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    Does Audit Fee Homogeneity Exist? Premiums and Discounts...
    research summary posted October 29, 2013 by Jennifer M Mueller-Phillips, tagged 02.0 Client Acceptance and Continuance, 02.01 Audit Fee Decisions, 03.0 Auditor Selection and Auditor Changes, 03.01 Auditor Qualifications, 05.0 Audit Team Composition, 05.03 Partner Rotation 
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    Title:
    Does Audit Fee Homogeneity Exist? Premiums and Discounts Attributable to Individual Partners
    Practical Implications:

    The results of this study point to further complications that could arise from mandatory partner rotation policies. Because the assumption underlying this policy is that all partners from any given firm are interchangeable and that the benefits of enhanced auditor independence are not expected to lead to negative consequences for the client, this study creates a conflict. The author found that different partners from the same firm do provide different levels of quality in the eyes of the client which lead to discounts and premiums in audit fees. As a result, partner rotations could lead to unforeseen costs including clients having to switch audit firms to find the preferred level of quality as well as audit firms trying to poach partners from competitors in order to satisfy clients. These added costs should be considered when assessing the value of partner rotation policies.

    For more information on this study, please contact Stuart D. Taylor.
     

    Citation:

    Taylor, S. 2011. Does audit fee homogeneity exist? Premiums and discounts attributable to individual partners. Auditing: A Journal of Practice and Theory 30 (4): 249-272.

    Keywords:
    auditing; audit fees; audit partners; partner rotation.
    Purpose of the Study:

    Previous studies have suggested that client management chooses a level of audit quality and the related audit fees solely to satisfy the users of their financial statements. This study suggests that while satisfying financial statement users is an important factor in auditor selection, it is not the only reason for choosing a certain auditor. Furthermore, previous studies on auditor behavior imply that audit partners within the same firm provide statistically identical qualities of work, known as the “homogeneity assumption.” This study suggests that different auditors within the same firm provide differing levels of audit quality in the perception of client management and the audit partner plays a significant role in choosing an auditor.  There are costs and benefits of engaging different auditors, even different audit partners within the same audit firm, that exist in client management’s selection of auditors even if they are not valued by the financial statement users.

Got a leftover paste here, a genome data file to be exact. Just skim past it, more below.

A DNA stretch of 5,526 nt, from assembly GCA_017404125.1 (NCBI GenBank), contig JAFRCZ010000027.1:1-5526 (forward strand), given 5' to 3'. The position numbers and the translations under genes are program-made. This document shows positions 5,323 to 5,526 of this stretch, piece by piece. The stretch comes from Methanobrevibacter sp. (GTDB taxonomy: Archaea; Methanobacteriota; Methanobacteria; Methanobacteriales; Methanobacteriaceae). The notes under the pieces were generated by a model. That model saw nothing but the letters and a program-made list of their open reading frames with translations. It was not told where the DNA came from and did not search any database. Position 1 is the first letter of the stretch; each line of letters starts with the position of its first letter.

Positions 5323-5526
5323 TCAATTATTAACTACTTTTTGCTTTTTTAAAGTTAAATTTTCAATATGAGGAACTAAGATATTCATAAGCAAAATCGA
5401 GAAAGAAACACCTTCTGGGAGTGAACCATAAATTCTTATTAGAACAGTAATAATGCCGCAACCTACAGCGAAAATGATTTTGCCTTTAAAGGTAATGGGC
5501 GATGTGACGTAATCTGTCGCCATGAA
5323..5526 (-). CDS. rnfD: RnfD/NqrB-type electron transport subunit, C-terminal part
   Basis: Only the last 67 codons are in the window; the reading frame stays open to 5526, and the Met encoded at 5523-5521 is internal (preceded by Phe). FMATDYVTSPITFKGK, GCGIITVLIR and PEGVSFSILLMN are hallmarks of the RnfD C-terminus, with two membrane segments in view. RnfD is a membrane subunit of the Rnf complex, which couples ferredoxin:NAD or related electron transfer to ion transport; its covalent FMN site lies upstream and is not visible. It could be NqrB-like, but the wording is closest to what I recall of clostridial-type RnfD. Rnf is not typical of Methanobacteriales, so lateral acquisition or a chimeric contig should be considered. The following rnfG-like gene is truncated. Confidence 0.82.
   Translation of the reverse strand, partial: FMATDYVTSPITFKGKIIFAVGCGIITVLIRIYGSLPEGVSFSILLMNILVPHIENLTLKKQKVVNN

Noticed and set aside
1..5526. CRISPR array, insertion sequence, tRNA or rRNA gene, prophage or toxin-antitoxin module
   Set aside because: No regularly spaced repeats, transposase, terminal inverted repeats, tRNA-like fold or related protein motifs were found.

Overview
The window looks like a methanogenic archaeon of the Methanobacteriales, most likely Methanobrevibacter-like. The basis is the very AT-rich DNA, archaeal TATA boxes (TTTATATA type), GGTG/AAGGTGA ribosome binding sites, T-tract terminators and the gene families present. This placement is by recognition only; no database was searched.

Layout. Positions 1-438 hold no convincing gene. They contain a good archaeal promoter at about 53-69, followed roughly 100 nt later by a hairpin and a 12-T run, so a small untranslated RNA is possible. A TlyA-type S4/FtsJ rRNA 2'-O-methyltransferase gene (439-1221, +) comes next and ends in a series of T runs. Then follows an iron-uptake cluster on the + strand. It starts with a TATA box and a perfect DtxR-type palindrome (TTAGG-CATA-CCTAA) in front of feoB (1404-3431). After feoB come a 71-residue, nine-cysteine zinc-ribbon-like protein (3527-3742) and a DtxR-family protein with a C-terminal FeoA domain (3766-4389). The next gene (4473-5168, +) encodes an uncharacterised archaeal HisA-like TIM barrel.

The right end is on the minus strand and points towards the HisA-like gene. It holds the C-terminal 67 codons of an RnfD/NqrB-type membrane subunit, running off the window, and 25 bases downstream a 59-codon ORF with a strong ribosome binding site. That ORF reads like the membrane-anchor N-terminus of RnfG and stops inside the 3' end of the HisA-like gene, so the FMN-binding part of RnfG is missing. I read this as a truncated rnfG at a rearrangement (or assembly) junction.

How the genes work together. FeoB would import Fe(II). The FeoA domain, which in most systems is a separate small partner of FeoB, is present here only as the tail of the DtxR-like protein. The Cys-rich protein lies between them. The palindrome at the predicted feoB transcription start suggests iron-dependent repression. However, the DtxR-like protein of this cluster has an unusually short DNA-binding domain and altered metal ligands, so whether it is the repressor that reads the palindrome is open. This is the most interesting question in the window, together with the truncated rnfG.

Design/Method/ Approach:

    The author chose to conduct the research for this study using Australian publicly listed companies for the year 2005.  The Australian audit market was ideal for this research because disclosure of the name of the audit engagement partner in the audit report is required. The author used publicly available data to gather empirical evidence.

    Findings:
    • The empirical results indicate that individual audit partners earn individual audit fee premiums or discounts that can’t be explained by the firm they belong to.
    • Partners can earn significantly different levels of premiums and discounts at both Big 4 and non-Big 4 firms.
    • Cases of partners that receive fee premiums and discounts exist within the same audit firm.
    • Office level industry specialization where the partners are based does not explain the discounts and premiums.
    • Partners that receive audit fee premiums audit fewer clients and tend to have a shorter tenure than partners who receive a discount.
    • The author describes the partners that receive premiums with a shorter tenure as “rising stars” who are steadily moving from smaller to larger and more prestigious clients while the partners that receive discounts are not able to establish such a reputation and are only able to secure smaller clients.
    • If the audit market were to be solely driven by the financial statement users, one would expect that the market would consist of two completely separate classes of auditor, Big 4 and non-Big 4. However, the market price for audits is driven by both the demands of financial statement users and by the demand for a particular level of quality of audit process from client management.
    • Audit quality in the perspective of client management, apart from that for financial statement users, includes auditors that provide more efficient and less disruptive audits, will provide more informative management letters, or provide advice on certain matters.
    • The needs of financial statement users relate to the premiums and discounts to engaging a Big 4 as opposed to a non-Big 4 auditor. The demands of client management relate to the premiums and discounts paid for different audit partners. 
       
    Category:
    Audit Team Composition, Auditor Selection and Auditor Changes, Client Acceptance and Continuance
    Sub-category:
    Audit Fee Decisions, Auditor Qualifications (e.g. size - industry expertise), Partner Rotation